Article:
Rap Sh!t” is a family affair, because your sister [Elize Diop] is one of the writers.

To see her name in the credits was super, super special. This is her first TV show, and when I was writing this show, I knew that I wanted to have her be a part of it in some way, because I just knew that she could write for these characters and that she had such a sensibility for this show. I was so happy that Syreeta was willing to hire her.

What was it about her perspective on these characters that made you say, “She’s got this”?

My sister actually reminds me of Syreeta, they have a similar sense of humor. [Elize is] sharp, she’s witty, she’s also pop culturally in the know, like from the grittiest, gutteriest gossip, to being a mom and having that perspective. Between all of that, and just being a good writer, I was excited to try her out this season, and she beyond delivered.

You’d had the idea for “Rap Sh!t” for a while — and at one point thought about diving into the rap game with Issa Dee in “Insecure.” What made you decide to put pen to paper?

I was always thinking about it but wasn’t really writing [because] I was so busy with “Insecure,” and then a [music] producer, who shall remain nameless, made a comment about how most female rappers, all they rap about it is their pussies. At the time, it pissed me off, because I was like, “This is unfair,” and I used that as motivation to write the pilot and to put pen to paper. That kind of served as the foundation. Then I just thought about the other elements of what it means to be a female rapper right now, what it means to be an artist in this moment, and I just wanted to make a piece that reflected where we are culturally.

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“Insecure,” starring Natasha Rothwell, Yvonne Orji, Issa Rae, Amanda Seales and Wade Allain-Marcus, wrapped up its final season in December 2021. Courtesy of HBO

Looking back on “Insecure,” let’s talk about the Season 5 premiere. What scene stands out in your memory?

The mirror moments — college “Mirror Issa” really makes me think about where I started the show, and a lot of the improv that happened like, on both sides. And then even my relationship with Melina [Matsoukas, executive producer], who lets me play a lot and who’s very, very transparent about what she likes and what she doesn’t like, her laugh is very distinct, so you know when you’ve gotten her and gotten something good. I also think about the scene with Lawrence (Jay Ellis) and ending it with him, where Issa essentially chooses herself and chooses her happiness, at that point in time, even though it hurts.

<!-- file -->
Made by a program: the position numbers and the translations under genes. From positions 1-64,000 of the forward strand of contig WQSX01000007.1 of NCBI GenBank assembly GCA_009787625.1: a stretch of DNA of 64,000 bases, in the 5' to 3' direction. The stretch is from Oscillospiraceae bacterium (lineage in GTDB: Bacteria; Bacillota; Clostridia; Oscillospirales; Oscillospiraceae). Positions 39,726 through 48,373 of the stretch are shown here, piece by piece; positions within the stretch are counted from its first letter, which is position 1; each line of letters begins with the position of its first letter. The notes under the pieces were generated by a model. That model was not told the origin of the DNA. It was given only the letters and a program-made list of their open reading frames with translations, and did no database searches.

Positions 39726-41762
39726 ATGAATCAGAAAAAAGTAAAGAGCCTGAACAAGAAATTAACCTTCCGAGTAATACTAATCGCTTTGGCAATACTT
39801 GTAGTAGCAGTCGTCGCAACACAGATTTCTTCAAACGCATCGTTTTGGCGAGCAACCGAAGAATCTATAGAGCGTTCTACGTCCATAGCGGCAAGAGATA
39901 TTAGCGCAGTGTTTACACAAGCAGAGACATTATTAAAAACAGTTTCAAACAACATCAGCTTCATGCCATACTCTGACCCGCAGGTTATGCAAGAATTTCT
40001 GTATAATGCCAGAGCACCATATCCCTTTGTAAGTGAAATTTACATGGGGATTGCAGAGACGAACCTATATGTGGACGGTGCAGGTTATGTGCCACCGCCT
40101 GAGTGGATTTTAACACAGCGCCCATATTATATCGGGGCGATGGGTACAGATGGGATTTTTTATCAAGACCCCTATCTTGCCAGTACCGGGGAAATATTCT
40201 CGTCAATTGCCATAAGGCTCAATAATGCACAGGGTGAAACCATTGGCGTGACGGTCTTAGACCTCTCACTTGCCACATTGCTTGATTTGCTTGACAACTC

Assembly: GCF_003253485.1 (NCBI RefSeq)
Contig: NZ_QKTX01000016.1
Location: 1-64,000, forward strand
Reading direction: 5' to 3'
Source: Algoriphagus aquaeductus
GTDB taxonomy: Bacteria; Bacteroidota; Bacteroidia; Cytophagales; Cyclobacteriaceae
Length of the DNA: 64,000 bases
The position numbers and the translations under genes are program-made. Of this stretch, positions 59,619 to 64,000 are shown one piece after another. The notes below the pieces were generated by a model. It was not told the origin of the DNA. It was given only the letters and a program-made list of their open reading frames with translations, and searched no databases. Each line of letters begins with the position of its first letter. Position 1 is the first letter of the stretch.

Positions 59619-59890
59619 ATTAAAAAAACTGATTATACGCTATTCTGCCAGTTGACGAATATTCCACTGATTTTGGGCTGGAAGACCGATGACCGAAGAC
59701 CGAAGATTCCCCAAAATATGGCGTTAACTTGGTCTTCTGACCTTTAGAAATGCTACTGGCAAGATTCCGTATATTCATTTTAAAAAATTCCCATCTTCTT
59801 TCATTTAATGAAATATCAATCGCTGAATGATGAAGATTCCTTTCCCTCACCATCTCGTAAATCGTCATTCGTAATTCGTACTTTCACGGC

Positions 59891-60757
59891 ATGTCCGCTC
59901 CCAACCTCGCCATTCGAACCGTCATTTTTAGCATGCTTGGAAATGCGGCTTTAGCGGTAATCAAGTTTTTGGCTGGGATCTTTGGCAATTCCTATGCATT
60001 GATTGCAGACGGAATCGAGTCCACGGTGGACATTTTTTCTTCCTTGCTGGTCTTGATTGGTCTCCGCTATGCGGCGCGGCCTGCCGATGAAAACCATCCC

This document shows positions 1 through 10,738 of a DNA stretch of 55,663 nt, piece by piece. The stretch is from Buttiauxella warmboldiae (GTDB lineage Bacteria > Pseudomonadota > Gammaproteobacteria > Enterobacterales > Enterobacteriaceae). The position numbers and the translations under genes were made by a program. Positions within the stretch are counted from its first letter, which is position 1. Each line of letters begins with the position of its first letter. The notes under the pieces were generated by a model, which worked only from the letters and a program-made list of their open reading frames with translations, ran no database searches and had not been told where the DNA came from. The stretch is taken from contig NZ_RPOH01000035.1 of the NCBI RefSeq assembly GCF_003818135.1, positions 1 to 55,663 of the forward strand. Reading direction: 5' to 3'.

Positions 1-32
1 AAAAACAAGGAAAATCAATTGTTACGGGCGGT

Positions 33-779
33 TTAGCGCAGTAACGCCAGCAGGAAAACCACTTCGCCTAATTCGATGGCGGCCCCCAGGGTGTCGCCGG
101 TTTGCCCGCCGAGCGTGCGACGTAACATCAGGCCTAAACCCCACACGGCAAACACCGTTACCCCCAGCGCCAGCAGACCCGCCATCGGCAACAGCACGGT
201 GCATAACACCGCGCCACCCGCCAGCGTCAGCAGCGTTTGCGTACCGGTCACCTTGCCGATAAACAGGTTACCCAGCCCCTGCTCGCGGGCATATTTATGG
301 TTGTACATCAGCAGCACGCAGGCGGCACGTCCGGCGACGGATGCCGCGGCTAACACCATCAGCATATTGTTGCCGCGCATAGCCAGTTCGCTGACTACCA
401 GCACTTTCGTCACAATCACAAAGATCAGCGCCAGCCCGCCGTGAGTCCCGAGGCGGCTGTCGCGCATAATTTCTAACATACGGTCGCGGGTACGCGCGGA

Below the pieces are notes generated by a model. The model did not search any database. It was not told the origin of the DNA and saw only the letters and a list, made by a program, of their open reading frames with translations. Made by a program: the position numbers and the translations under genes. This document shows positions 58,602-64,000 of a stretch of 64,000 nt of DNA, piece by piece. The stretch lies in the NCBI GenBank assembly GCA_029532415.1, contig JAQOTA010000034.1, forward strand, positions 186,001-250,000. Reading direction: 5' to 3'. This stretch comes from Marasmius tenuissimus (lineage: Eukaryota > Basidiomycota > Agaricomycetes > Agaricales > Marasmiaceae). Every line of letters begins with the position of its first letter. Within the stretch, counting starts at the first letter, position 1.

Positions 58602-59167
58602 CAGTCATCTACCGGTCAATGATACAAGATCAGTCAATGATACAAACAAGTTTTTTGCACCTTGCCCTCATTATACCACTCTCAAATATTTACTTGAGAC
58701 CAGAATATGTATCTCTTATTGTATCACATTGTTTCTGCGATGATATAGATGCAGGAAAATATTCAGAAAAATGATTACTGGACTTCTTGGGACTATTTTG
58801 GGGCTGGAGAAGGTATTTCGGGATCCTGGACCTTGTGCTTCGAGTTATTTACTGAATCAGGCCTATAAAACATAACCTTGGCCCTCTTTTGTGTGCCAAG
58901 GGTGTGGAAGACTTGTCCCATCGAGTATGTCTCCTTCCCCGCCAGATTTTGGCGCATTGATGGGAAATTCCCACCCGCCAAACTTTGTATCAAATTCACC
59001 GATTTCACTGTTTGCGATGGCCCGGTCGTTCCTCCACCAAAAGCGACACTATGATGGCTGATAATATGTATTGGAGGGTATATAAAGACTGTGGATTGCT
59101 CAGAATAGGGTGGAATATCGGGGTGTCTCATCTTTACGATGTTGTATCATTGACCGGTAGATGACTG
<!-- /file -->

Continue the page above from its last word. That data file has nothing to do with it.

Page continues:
Tell me about playing the college version of Issa and getting to throw the braces back on.

That was me in college. I remember I got to see the first episode with my friends, and they were like, “Dang, you really nailed that! Like, that is how you looked.” It was just interesting to make fun of myself in that way, when, you know, I might have thought I was killing it back then.

“Rap Sh!t” is your second comedy on HBO Max, and fourth show. Did you ever have a point when you wondered, “Will anybody watch it?”

Of course, I think that all the time. I don’t know that I’ll ever get past that. And that’s also what keeps me going, those nervous butterflies of, “Are they gonna fuck with this? [Or] are they gonna be like, fuck it?” But I love creating so much, and that won’t stop me. If people don’t fuck with this one, I’m like, “Well, I know they’re gonna mess with this one.” It just gives me a lot more opportunities to continue to create and to top myself and my own expectations.

You’ve been so busy, have you had time to absorb these successes leading into the next chapter of your career?

I have, absolutely. This year, I’ve been having so much fun, and I have had moments where I’ve been able to really appreciate where I started and where I am now, to take stock of the people I love and taking in experiences. I truly feel blessed and grateful. This has been so much fun.